I’m told that wine is made in all 50 states. Although it’s hard to imagine the wine country in some states – cold North Dakota or hot Arizona for instance – grapes are very adaptable. Almost 90 percent of American wine comes from the west coast. In the Northeast, New York is the big producer.
Connecticut has a thriving if modest wine industry that merits a look. More than 30 wineries across the state make intriguing reds, refreshing whites, and distinctive fruit wines. The grape varieties may be new to you, but the wines are worthy of your attention.
The New England climate is a little cool for the traditional European wine grapes, but grapes such as Riesling, Seyval Blanc, Pinot Gris and Cabernet Franc like it that way. The majority of Connecticut wine is white or rosé. Only a little red is made. Drinking these wines is a chance to step off the beaten path and discover something delicious and new.
Connecticut wineries are concentrated in two areas: up in the northwest corner in the Housatonic valley and through the Litchfield hills; and along the eastern coast where the marine climate is a little milder. A few others are scattered across the state.
Tasting rooms are a common feature at the wineries, most are open year round. The wineries are happy to welcome you in for a chance to sample and purchase their wines. There are often picnic areas, so bring along a lunch to enjoy with your purchase. Groups are encouraged to come too, so bring your family, friends, club or business team. There is even a Connecticut Wine Trail passport that can be stamped at each winery visit. Get enough stamps and you’ll be eligible for prizes.
Closest to us is the Jones Farm Winery in Shelton. You may be familiar with Jones Farm as a source for Christmas Trees, pick your own berries and the pumpkin patch. Philip Jones, sixth generation on the farm, started making wine in 1999. The winery now boasts three whites, three reds, two rosés, three fruit wines and three dessert wines made from fruit grown at the farm.
Further north, the Hopkins Vineyard in New Preston has been in the family for 225 years. The former dairy farm in the Litchfield Hills was converted to wine production in 1979. Visitors are welcome to tour and taste their six dry table wines as well as sweet and sparkling wines.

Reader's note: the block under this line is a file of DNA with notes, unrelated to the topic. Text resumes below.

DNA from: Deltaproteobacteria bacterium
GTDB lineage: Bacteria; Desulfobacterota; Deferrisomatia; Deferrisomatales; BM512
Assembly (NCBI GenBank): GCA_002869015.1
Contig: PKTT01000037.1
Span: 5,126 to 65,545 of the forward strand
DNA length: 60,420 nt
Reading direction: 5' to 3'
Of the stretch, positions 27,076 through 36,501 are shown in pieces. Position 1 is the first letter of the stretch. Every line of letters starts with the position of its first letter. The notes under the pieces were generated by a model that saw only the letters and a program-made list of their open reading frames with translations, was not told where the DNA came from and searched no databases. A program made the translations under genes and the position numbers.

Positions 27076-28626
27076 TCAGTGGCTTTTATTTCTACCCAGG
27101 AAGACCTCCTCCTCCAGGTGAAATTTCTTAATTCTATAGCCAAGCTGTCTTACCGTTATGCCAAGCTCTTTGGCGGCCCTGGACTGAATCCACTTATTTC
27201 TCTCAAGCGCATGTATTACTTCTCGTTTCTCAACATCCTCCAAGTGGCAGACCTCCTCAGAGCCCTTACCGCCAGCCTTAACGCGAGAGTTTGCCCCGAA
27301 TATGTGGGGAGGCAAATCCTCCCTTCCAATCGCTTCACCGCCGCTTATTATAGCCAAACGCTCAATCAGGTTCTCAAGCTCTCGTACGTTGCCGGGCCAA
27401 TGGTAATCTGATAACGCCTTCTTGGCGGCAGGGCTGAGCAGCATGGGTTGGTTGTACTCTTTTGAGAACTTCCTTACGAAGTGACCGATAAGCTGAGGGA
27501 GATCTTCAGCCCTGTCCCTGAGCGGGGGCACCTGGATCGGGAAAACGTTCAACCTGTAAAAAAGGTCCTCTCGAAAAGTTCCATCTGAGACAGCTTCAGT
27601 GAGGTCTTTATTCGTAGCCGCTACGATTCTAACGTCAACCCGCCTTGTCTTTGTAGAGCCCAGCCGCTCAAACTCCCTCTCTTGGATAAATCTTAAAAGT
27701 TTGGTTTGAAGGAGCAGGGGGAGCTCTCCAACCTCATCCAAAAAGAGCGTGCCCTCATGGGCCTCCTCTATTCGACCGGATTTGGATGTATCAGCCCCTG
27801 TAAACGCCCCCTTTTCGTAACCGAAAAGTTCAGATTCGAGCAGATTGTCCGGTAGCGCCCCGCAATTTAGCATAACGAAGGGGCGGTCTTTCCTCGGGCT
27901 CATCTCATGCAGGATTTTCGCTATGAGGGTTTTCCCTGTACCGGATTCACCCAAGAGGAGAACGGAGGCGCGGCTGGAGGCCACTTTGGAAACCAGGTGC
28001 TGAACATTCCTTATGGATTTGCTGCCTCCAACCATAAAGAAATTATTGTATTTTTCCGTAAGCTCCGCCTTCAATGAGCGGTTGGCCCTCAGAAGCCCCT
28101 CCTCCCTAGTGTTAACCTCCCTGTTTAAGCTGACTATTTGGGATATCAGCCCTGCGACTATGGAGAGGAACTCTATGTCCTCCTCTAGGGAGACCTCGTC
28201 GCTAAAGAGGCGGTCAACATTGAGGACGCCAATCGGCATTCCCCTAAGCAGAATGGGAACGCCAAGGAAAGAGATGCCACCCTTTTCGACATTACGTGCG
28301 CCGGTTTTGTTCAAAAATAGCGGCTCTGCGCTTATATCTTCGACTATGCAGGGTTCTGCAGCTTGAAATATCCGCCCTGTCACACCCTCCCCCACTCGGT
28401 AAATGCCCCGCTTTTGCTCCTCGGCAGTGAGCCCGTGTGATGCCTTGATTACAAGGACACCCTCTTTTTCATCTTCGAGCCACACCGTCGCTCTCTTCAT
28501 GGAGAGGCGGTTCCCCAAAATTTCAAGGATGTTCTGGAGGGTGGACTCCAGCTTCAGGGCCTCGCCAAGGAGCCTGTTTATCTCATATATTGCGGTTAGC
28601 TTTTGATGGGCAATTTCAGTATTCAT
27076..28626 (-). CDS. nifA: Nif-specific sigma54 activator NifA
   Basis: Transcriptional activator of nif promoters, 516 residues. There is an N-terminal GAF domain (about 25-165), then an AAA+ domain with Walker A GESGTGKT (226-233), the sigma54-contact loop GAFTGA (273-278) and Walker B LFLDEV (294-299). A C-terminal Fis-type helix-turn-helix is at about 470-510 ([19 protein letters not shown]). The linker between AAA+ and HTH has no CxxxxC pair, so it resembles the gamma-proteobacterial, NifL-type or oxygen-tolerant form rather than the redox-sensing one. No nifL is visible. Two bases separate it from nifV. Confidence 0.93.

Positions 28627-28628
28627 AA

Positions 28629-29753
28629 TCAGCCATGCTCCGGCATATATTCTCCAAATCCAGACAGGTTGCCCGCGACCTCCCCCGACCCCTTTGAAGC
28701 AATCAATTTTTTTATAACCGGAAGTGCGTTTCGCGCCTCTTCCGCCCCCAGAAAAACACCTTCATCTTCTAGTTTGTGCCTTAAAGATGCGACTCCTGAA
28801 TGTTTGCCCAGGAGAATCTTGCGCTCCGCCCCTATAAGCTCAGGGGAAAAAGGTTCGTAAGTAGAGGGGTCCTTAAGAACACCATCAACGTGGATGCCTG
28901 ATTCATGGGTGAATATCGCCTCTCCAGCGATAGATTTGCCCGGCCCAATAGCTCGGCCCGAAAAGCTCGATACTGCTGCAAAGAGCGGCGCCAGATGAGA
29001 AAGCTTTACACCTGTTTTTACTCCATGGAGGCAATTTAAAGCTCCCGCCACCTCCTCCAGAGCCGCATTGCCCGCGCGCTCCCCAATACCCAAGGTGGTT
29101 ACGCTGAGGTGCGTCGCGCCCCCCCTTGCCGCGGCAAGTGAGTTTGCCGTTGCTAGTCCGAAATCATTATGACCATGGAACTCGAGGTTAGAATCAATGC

Slightly to the east in Goshen (with Nodine’s Smokehouse, a favorite of mine) Sunset Meadow Vineyards produces a broad array of wines from their 13,000 vines on 32 acres. The tasting room is open year round.
There is a cluster of wineries up the coast around Stonington including Jonathan Edwards, Saltwater Farm Vineyard, and Stonington Vineyards, founded by Nick and Happy Smith in 1987. Stonington has been a perennial favorite of ours. We served their Chardonnay at our daughter’s wedding. The south-facing vineyards are warmed by the sun and the saltwater breezes, yielding a Bordeaux-like climate. They’re making six wines including a Cabernet Franc, two Chardonnays, a Riesling, a rosé and their proprietary Seaport White for quaffing.
On the way back from Stonington, stop at Chamard Vineyards in Clinton or Bishop’s Orchards in Guilford. Chamard is one of the few Wineries with its own on-site restaurant. Bishop’s is a large establishment with cider, a farm stand, bakery and more, a perfect place to stock up on lots of goodies
Fall is the busiest season in the annual cycle of wineries, but it’s a great time to see winemaking in progress. The harvest is underway and the heady aroma of fermentation fills the air. There is a general bustle of activity as the grapes are brought in, sorted, crushed, and moved to tanks where yeast will convert natural sugar to alcohol – and make wine. Tasting rooms may be busier and crowds bigger, but Fall is when it’s happening.
Many wineries run special events to encourage you to come. These include concerts, harvest festivals, cooking classes, art shows, poetry readings and much more.
A few Connecticut wines are available in retail stores, but mostly you have to go to the winery to buy. Direct shipping from the winery is also available within the state, order online.
I suggest you start your tour on the internet, sign up for e-mail and facebook so that you can get to know the winery. The Connecticut Wine Trail has an excellent web site (CtWine.com) packed with information and a good planning map. Then make a visit, taste the wine and bring some home, along with wonderful memories of a day in Connecticut wine country.
Connecticut Wine Trail ctwine.com
Jones Winery jonesfamilyfarms.com
Hopkins Vineyard HopkinsVineyard.com
Sunset Meadow Vineyards SunsetMeadowVineyards.com
Stonington Vineyards StoningtonVineyards.com